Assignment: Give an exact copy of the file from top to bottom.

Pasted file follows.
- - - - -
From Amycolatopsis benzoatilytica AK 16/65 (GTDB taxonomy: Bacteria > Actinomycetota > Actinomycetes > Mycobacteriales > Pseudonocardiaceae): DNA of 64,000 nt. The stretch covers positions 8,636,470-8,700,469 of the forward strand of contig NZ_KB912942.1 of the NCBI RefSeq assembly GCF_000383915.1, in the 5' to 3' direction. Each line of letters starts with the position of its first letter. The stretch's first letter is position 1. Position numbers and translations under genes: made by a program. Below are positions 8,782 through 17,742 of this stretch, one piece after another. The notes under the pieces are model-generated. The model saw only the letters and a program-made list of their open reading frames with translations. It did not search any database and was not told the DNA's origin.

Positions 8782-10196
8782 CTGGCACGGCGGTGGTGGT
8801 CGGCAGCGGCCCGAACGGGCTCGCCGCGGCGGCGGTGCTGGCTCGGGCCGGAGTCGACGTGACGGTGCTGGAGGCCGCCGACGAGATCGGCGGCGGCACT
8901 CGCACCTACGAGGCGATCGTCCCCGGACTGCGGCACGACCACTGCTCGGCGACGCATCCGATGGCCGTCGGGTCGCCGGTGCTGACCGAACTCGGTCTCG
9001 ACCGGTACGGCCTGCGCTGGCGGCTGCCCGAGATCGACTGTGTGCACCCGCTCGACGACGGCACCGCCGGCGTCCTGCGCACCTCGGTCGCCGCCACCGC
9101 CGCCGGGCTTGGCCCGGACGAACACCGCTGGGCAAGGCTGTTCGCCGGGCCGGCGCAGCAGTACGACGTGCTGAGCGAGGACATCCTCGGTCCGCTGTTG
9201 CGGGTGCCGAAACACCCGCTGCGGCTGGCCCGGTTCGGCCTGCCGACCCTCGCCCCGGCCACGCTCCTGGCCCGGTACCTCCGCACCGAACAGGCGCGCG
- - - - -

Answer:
From Amycolatopsis benzoatilytica AK 16/65 (GTDB taxonomy: Bacteria > Actinomycetota > Actinomycetes > Mycobacteriales > Pseudonocardiaceae): DNA of 64,000 nt. The stretch covers positions 8,636,470-8,700,469 of the forward strand of contig NZ_KB912942.1 of the NCBI RefSeq assembly GCF_000383915.1, in the 5' to 3' direction. Each line of letters starts with the position of its first letter. The stretch's first letter is position 1. Position numbers and translations under genes: made by a program. Below are positions 8,782 through 17,742 of this stretch, one piece after another. The notes under the pieces are model-generated. The model saw only the letters and a program-made list of their open reading frames with translations. It did not search any database and was not told the DNA's origin.

Positions 8782-10196
8782 CTGGCACGGCGGTGGTGGT
8801 CGGCAGCGGCCCGAACGGGCTCGCCGCGGCGGCGGTGCTGGCTCGGGCCGGAGTCGACGTGACGGTGCTGGAGGCCGCCGACGAGATCGGCGGCGGCACT
8901 CGCACCTACGAGGCGATCGTCCCCGGACTGCGGCACGACCACTGCTCGGCGACGCATCCGATGGCCGTCGGGTCGCCGGTGCTGACCGAACTCGGTCTCG
9001 ACCGGTACGGCCTGCGCTGGCGGCTGCCCGAGATCGACTGTGTGCACCCGCTCGACGACGGCACCGCCGGCGTCCTGCGCACCTCGGTCGCCGCCACCGC
9101 CGCCGGGCTTGGCCCGGACGAACACCGCTGGGCAAGGCTGTTCGCCGGGCCGGCGCAGCAGTACGACGTGCTGAGCGAGGACATCCTCGGTCCGCTGTTG
9201 CGGGTGCCGAAACACCCGCTGCGGCTGGCCCGGTTCGGCCTGCCGACCCTCGCCCCGGCCACGCTCCTGGCCCGGTACCTCCGCACCGAACAGGCGCGCG